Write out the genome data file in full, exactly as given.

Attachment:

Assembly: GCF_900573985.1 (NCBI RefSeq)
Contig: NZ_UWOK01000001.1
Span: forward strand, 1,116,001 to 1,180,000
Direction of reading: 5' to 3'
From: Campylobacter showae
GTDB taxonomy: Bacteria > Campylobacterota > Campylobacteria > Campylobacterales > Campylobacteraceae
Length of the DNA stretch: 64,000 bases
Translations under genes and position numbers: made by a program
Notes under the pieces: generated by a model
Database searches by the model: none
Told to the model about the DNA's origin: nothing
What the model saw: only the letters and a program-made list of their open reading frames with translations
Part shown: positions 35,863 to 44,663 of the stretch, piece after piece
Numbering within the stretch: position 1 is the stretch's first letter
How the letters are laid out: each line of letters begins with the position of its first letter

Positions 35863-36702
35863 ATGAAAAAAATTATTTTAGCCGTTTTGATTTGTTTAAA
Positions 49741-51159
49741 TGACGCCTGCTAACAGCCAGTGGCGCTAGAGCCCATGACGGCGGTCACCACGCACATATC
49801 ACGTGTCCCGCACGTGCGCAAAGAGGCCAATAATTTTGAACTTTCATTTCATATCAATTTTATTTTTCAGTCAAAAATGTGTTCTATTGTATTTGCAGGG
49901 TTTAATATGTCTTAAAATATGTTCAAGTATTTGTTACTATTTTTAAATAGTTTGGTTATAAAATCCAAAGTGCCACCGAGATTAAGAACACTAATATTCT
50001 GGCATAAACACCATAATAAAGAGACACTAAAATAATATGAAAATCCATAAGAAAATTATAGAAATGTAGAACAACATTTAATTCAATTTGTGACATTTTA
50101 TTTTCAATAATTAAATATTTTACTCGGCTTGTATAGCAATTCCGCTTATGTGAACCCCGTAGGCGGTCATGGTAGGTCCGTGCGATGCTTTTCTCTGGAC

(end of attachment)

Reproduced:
Assembly: GCF_900573985.1 (NCBI RefSeq)
Contig: NZ_UWOK01000001.1
Span: forward strand, 1,116,001 to 1,180,000
Direction of reading: 5' to 3'
From: Campylobacter showae
GTDB taxonomy: Bacteria > Campylobacterota > Campylobacteria > Campylobacterales > Campylobacteraceae
Length of the DNA stretch: 64,000 bases
Translations under genes and position numbers: made by a program
Notes under the pieces: generated by a model
Database searches by the model: none
Told to the model about the DNA's origin: nothing
What the model saw: only the letters and a program-made list of their open reading frames with translations
Part shown: positions 35,863 to 44,663 of the stretch, piece after piece
Numbering within the stretch: position 1 is the stretch's first letter
How the letters are laid out: each line of letters begins with the position of its first letter

Positions 35863-36702
35863 ATGAAAAAAATTATTTTAGCCGTTTTGATTTGTTTAAA
Positions 49741-51159
49741 TGACGCCTGCTAACAGCCAGTGGCGCTAGAGCCCATGACGGCGGTCACCACGCACATATC
49801 ACGTGTCCCGCACGTGCGCAAAGAGGCCAATAATTTTGAACTTTCATTTCATATCAATTTTATTTTTCAGTCAAAAATGTGTTCTATTGTATTTGCAGGG
49901 TTTAATATGTCTTAAAATATGTTCAAGTATTTGTTACTATTTTTAAATAGTTTGGTTATAAAATCCAAAGTGCCACCGAGATTAAGAACACTAATATTCT
50001 GGCATAAACACCATAATAAAGAGACACTAAAATAATATGAAAATCCATAAGAAAATTATAGAAATGTAGAACAACATTTAATTCAATTTGTGACATTTTA
50101 TTTTCAATAATTAAATATTTTACTCGGCTTGTATAGCAATTCCGCTTATGTGAACCCCGTAGGCGGTCATGGTAGGTCCGTGCGATGCTTTTCTCTGGAC